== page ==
COLUMN-Why Europe fears collapse of the Iran nuclear deal - Thomson Reuters Foundation[ANALYSIS] Why Europe fears collapse of the Iran nuclear deal - EWNTrump Should Cut Hezbollah’s Lifeline in the Americas - Foreign PolicyDon’t trust the intel when it comes to Iran’s nuke program | TheHill - The HillIDF forces raid family home of Palestinian suspect in Ofra attack — reports - The Times of IsraelTrump's crude hostility is pushing Pakistan toward America's foes: China, Russia - even Iran - Haaretz2019 Annual Forecast - Stratfor WorldviewA Flawed American Sanctions Policy on Iran - LobeLogExclusive: Iran's Zarif speaks about US sanctions, Saudi 'assassination plots', and an Arab NATO - The New ArabU.S. Syria Policy Is a Strategic Failure - LobeLogThe Iranian Albatross That Trump Has Hung Around His Own Neck - Mintpress NewsPOLITICO Playbook: Two sides tussle over gov't funding extension, and Bush arrival details - POLITICOMike Pompeo sets up new taskforce to keep pressure on Iran - The NationalUS, Israel set up task force to stoke internal pressure in Iran – report - The Times of IsraelTrump’s Iran Strategy: Regime Change on the Cheap - New York MagazineSenate Move to Block Arms Sales to Bahrain Would Undermine US Interests - Daily SignalCan the US military save the country from a Christmas shutdown? - Washington ExaminerA comprehensive strategy that secures real and lasting changes in Iran’s behavior | TheHill - The HillNavy's mission in Middle East gets new leader after admiral's sudden death - Stars and StripesPakistan, Iran and the Financial Fight Against Terrorism - STRATFOR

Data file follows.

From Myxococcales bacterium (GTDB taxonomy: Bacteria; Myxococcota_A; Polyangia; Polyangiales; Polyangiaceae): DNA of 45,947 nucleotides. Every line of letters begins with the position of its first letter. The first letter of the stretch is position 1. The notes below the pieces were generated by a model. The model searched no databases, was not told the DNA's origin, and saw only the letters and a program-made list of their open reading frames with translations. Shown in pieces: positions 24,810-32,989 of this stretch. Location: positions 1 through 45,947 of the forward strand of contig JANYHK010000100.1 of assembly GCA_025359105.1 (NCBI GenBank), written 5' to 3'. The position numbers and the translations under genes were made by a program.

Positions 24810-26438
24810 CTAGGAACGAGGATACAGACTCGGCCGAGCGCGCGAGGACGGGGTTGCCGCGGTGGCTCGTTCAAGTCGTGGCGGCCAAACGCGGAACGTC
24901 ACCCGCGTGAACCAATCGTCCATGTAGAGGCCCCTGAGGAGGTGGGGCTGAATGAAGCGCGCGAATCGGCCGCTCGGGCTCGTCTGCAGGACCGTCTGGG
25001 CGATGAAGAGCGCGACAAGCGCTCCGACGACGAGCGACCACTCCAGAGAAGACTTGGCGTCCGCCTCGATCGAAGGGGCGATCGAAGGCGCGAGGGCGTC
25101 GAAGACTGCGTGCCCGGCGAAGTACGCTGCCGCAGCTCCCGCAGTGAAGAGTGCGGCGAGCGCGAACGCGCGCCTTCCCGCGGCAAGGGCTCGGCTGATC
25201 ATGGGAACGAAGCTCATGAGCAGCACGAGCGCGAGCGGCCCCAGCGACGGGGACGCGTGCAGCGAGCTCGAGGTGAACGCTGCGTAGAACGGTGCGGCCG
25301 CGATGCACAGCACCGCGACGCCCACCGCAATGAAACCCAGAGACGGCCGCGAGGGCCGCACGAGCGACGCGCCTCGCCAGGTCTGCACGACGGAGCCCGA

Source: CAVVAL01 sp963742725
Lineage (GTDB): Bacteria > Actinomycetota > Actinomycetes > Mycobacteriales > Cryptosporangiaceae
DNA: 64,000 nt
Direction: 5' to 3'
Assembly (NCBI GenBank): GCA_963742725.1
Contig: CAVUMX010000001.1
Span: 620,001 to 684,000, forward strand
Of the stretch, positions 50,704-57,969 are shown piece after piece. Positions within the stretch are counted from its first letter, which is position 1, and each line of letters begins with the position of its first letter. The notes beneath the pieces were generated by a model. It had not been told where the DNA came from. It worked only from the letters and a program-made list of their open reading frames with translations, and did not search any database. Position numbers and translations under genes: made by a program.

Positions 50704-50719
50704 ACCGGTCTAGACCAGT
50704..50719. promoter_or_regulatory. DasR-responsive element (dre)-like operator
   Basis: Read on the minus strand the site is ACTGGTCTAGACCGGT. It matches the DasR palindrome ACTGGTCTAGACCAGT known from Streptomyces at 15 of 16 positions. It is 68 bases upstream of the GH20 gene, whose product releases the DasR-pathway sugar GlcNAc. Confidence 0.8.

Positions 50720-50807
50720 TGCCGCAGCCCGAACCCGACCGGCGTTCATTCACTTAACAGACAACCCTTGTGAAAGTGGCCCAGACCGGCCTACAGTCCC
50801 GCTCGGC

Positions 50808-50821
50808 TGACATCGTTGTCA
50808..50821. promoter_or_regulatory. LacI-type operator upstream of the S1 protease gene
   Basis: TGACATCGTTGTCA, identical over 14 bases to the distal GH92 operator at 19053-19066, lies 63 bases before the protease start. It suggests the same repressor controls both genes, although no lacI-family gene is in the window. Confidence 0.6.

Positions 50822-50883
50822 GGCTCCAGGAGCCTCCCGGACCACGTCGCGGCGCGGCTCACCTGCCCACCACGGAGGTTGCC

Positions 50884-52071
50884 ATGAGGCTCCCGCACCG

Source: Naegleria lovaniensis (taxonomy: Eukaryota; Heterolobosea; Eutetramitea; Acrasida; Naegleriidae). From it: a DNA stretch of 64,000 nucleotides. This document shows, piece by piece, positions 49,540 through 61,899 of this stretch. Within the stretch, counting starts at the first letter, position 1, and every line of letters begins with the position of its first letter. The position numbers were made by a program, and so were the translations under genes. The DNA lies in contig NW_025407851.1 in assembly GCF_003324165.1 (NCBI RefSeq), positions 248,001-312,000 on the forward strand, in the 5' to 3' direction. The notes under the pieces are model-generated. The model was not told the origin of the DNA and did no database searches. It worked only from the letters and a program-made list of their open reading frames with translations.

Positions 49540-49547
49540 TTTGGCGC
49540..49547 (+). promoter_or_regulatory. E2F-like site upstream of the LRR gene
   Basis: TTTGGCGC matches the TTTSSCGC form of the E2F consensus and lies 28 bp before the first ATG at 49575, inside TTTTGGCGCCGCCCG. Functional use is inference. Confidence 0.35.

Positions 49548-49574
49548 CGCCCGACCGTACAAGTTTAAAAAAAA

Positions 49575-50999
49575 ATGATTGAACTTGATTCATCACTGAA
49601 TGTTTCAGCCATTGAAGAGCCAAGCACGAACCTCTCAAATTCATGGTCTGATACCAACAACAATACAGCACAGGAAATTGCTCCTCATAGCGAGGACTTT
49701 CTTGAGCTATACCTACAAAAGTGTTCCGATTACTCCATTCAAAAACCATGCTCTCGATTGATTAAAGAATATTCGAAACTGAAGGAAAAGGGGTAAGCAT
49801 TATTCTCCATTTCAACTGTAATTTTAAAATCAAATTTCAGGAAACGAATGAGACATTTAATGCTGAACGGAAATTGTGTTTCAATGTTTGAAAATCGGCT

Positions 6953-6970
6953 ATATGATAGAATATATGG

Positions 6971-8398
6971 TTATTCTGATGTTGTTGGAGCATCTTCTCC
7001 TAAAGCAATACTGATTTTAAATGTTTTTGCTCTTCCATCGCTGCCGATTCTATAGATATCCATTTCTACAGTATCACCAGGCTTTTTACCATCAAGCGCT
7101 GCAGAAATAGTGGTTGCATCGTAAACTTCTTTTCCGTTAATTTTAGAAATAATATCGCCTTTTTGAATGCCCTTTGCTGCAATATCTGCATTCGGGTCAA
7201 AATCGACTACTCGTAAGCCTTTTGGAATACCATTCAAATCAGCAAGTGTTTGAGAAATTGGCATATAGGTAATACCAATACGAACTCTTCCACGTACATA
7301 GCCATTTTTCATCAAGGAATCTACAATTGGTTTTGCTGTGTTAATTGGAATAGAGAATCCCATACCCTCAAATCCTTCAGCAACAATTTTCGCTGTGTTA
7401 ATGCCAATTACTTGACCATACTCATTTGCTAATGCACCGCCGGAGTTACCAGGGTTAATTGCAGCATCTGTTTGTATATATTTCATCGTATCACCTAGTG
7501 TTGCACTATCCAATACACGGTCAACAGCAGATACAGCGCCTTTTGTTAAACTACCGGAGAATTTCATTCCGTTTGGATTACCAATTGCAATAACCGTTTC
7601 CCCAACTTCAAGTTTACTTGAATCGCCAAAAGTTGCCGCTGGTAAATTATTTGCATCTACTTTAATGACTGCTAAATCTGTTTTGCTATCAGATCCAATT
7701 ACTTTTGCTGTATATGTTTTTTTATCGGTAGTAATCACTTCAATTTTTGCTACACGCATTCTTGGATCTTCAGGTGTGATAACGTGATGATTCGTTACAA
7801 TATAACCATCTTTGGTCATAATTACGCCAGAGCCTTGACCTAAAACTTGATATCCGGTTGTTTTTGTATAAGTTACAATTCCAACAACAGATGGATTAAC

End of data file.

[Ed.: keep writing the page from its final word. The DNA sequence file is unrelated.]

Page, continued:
Right Web is not responsible for the content of external internet sites.

The Right Web Mission

Right Web tracks militarists’ efforts to influence U.S. foreign policy.

For media inquiries,
email rightwebproject@gmail.com

From the Wires

U.S. supporters of Israel are in a bind: public opinion is changing; there are more actors publicly challenging Israel; and the crude, heavy-handed tactics they have successfully used in the past to silence criticism now only aggravate the situation.


As the civilian death toll from Saudi Arabia’s war in Yemen grows and the backlash against Saudi Crown Prince Mohammed bin Salman’s role in Khashoggi’s murder escalates, former Sen. Norm Coleman’s control of Republican Party campaign purse strings positions him as a key influencer of Republican congressional action, or inaction, in curtailing the increasingly aggressive and reckless actions of Saudi Arabia.


Increasingly, Turkey and Saudi Arabia are positioned as rivals, each with pretensions to Middle Eastern influence or even hegemony. It’s not clear whether they can continue to coexist without one or the other—or both—backing down. This has made it more difficult for the United States to maintain its ties with both countries.


What does President Trump’s recent nomination of retired Army General John Abizaid to become the next U.S. ambassador to Saudi Arabia signify? Next to nothing — and arguably quite a lot.


The Donald Trump administration’s handling of nuclear negotiations with Saudi Arabia promises to lay bare some realities about security issues and nuclear programs in that part of the world that the administration has refused to acknowledge.


Eminent U.S. foreign policy expert Stephen Walt’s new book critique’s the “liberal hegemony” grand strategy that has dominated U.S. foreign policy since the end of the Cold War.


(Lobelog)  Retired Harvard law professor Alan Dershowitz told LobeLog he will remain on the board of the Gatestone Institute, a right-wing think tank that receives money from Trump megadonors Robert and Rebekah Mercer and disseminates anti-Muslim and anti-refugee conspiracy theories. Last week, LobeLog reported that Dershowitz received $120,000 from the Gatestone Institute in 2017 and…


RightWeb
share